The Weather Is Still Nice in Canada
Although the credit crisis in the U.S. has spilled over various borders and financial systems, the Canadian economy still managed to perform better than expected in the second quarter of 2007. Our GDP increased 3.4% on an annual basis, fuelled mostly by strong and steady consumer spending. Now, the chorus of analysts who believe that the Bank of Canada is likely to raise interest rates one more time this year is getting louder and louder again.
Such a performance comes on the tail of the first quarter’s strong performance, when the Canadian economy grew 3.9% on an annual basis, although economists were calling for a rate of 3.7%. Propelling Canada’s GDP to jet speed were the usual suspects: robust labor market, low opportunity costs and strong domestic demand.
After the country’s second quarter performance results were released, one economics strategist — among many, I should say — Jacqui Douglas of TD Securities Inc., commented that, “This just illustrates the fact that the Bank of Canada’s next move is going to have to be a rate hike, and that market expectations for a cut in the overnight rate are clearly overdone.” (Grant, T., “Second Quarter Growth Tops Forecasts,” Globe and Mail, August 31, 2007.)
Well, that would be a textbook example of the Keynesian view on macroeconomics, not that there is anything wrong with it. You see, a Keynesian macroeconomist believes that the economy, if left to its own devices, cannot function properly. So, if the Bank of Canada were to leave the interest rates alone, Keynesian macroeconomists believe that inflation would take flight and seriously distort the long-run equilibrium between the real and potential GDP.
So far, so good! The Keynesian macroeconomic reasoning makes a lot of sense. The only problem is that looking at the aggregate demand/aggregate supply model like this, in a vacuum, isolated from other macroeconomic factors of production, provides only a limited view on the overall economy.
One of the most important factors of production — the supply of capital — has come under heavy fire due to the crisis in the U.S. credit market. And although the crisis originated in the U.S., that does not mean the rest of us can ignore the weakness in the world’s dominant economy. So, without adequate supply of capital (please don’t confuse this factor of production with the quantity of money), firms may be forced to decrease production, thus decreasing the demand for labor and wages. If fewer people are able to earn income, consumer spending decreases. If consumer spending decreases — well, you guessed it — the economy slows down, perhaps to the dangerous point of completely stalling.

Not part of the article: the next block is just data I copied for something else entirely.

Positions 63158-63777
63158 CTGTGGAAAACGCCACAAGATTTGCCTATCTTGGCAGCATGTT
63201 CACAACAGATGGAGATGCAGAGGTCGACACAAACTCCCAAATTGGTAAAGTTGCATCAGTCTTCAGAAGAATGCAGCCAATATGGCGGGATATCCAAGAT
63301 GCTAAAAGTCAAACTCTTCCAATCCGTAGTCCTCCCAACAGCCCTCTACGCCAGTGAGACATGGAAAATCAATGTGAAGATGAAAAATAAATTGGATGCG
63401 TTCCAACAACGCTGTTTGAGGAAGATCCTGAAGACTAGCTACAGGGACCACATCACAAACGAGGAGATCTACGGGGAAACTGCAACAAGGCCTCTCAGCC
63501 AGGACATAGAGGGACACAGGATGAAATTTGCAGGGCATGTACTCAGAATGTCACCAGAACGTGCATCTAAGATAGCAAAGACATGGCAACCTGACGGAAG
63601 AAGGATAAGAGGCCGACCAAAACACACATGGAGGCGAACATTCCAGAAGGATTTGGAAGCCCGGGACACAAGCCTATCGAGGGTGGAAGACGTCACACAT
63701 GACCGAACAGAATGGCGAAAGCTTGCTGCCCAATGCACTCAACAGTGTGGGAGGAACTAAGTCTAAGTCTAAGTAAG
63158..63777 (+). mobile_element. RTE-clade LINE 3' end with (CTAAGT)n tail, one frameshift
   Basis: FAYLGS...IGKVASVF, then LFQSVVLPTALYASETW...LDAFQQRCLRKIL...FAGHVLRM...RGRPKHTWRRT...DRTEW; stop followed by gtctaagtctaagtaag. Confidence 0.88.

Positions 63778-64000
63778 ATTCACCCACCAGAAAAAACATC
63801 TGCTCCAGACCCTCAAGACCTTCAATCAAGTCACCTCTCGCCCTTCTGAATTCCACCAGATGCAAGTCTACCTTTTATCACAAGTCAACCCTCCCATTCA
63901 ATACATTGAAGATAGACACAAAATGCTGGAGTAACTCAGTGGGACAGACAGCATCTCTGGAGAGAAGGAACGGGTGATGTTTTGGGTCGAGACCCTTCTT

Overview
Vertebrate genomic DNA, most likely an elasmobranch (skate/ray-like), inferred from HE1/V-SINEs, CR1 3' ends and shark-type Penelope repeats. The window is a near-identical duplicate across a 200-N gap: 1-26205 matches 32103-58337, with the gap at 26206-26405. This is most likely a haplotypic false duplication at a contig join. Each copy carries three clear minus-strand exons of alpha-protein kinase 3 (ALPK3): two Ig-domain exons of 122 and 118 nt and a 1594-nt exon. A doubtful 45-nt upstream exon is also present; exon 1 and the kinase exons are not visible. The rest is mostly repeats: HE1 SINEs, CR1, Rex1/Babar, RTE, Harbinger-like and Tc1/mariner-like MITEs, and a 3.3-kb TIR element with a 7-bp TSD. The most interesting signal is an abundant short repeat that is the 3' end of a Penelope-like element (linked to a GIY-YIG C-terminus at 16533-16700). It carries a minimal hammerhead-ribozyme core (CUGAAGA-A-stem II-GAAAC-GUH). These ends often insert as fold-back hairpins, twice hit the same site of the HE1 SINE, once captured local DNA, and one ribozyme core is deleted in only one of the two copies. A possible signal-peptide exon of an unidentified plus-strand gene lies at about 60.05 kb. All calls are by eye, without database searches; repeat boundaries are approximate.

Another problem with fiscal policy is properly timing whatever measures need to be taken. I believe that, at the moment, the Canadian economy is performing well, but not to the point of overheating. I still think the Bank of Canada should not have hiked interest rates in July, at least not until the scope of the credit crisis in the U.S. was fully known. The idea is not to stall the landing, or worse, shortcut it. Timing can be everything!
Just one more thing! Although there are many voices in Canada saying that our credit market has extremely limited exposure to subprime lending, it does not necessarily mean we are completely out of the woods. First, there are domestic firms that have invested a portion of their assets in this troubled sector, just as there are financial institutions that were players in it. Those investments will have to unravel somehow, but the outlook isn’t too good for them at the moment.
Second, the pumping of money into financial systems by central banks will take the solving of the problem only so far. I’m afraid this particular rift in the economic system will take much more and much longer to fix. In the meantime, extreme volatility in global stock markets is likely to continue, negatively impacting corporate earnings, the labor market and, ultimately, the GDP.